The Art of Human Connection: Pioneering Psychologist and Philosopher William James on the Most Important Attitude for Relationships
By Maria Popova
To be human is to continually mistake our frames of reference for reality itself. We so readily forget that our vantage point is but a speck on the immense plane of possible perspectives. We so readily forget that there are infinitely many kinds of beautiful lives.
The discipline of countering our reflex for self-righteousness is a triumph of existential maturity — one increasingly rare in a culture where most people would rather armor themselves with judgment than tremble with uncertainty, would rather be right than understand.
The pioneering psychologist and philosopher William James (January 11, 1842–August 26, 1910), who coined the term “stream of consciousness,” explores the making of that triumph in a pair of wonderful lectures — “On a Certain Blindness in Human Beings” and “What Makes Life Significant” — posthumously collected in the 1911 volume Talks to Teachers on Psychology: And to Students on Some of Life’s Ideals (public library | public domain).
With an eye to “the price we inevitably have to pay for being practical creatures,” James considers those rare moments when our habitual blinders fall away and we see a fuller picture of reality:
Only in some pitiful dreamer, some philosopher, poet, or romancer, or when the common practical man becomes a lover, does the hard externality give way, and a gleam of insight into the ejective world… the vast world of inner life beyond us, so different from that of outer seeming, illuminate our mind. Then the whole scheme of our customary values gets confounded, then our self is riven and its narrow interests fly to pieces, then a new centre and a new perspective must be found.
That new perspective includes the recognition that other people strive for happiness and meaning in ways other than our own, just as valid in the making of a life. James considers the value of this shift in understanding:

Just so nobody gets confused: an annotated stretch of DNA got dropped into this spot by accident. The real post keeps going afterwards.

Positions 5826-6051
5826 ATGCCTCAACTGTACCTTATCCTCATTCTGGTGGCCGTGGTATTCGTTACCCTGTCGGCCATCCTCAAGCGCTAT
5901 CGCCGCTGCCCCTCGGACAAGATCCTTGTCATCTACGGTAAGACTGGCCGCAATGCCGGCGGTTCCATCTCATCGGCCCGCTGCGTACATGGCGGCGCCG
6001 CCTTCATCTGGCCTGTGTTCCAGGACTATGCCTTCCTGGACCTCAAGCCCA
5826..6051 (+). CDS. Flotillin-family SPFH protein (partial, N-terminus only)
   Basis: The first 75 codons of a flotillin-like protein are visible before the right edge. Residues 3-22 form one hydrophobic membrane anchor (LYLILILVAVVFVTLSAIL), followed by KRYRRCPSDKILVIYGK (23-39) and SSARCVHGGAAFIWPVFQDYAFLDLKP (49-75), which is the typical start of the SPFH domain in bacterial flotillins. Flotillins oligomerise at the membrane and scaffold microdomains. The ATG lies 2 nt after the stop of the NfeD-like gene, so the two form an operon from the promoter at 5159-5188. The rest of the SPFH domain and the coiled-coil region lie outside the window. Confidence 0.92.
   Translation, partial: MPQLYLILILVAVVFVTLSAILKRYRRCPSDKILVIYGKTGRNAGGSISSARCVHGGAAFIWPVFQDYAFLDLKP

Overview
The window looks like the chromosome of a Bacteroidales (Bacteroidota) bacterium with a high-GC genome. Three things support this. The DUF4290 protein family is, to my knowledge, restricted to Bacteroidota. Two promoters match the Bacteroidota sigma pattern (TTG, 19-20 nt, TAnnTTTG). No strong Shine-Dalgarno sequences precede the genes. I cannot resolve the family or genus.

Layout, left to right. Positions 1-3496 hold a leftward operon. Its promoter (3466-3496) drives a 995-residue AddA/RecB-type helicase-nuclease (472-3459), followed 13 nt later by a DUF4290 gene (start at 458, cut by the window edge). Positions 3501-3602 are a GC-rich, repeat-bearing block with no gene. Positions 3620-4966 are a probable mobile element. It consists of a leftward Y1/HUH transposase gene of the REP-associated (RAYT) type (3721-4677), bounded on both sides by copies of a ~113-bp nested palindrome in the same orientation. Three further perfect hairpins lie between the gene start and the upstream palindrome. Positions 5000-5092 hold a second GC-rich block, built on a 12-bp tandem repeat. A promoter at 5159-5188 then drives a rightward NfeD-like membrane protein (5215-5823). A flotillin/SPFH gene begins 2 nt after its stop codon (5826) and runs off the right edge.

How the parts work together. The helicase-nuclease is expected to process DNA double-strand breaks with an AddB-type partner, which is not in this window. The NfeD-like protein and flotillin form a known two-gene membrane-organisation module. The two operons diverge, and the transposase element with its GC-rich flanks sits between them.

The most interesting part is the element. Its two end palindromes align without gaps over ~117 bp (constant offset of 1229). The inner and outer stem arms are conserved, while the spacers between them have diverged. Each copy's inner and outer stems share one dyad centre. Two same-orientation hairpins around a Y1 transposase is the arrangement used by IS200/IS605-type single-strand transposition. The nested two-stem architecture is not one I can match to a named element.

It absolutely forbids us to be forward in pronouncing on the meaninglessness of forms of existence other than our own; and it commands us to tolerate, respect, and indulge those whom we see harmlessly interested and happy in their own ways, however unintelligible these may be to us. Hands off: neither the whole of truth nor the whole of good is revealed to any single observer, although each observer gains a partial superiority of insight from the peculiar position in which he stands.
Observing “the falsity of our judgments, so far as they presume to decide in an absolute way on the value of other persons’ conditions or ideals,” observing “how soaked and shot-through life is with values and meanings which we fail to realize because of our external and insensible point of view,” observing how often and how readily we judge the outward choices of others while losing sight of the “inward significance” of those choices, James writes:
The first thing to learn in intercourse with others is non-interference with their own peculiar ways of being happy, provided those ways do not assume to interfere by violence with ours. No one has insight into all the ideals. No one should presume to judge them off-hand. The pretension to dogmatize about them in each other is the root of most human injustices and cruelties, and the trait in human character most likely to make the angels weep.
Complement with Joan Didion on learning not to mistake self-righteousness for morality, then revisit William James on the psychology of attention, how our bodies affect our feelings, and the four features of transcendence.
Published June 2, 2023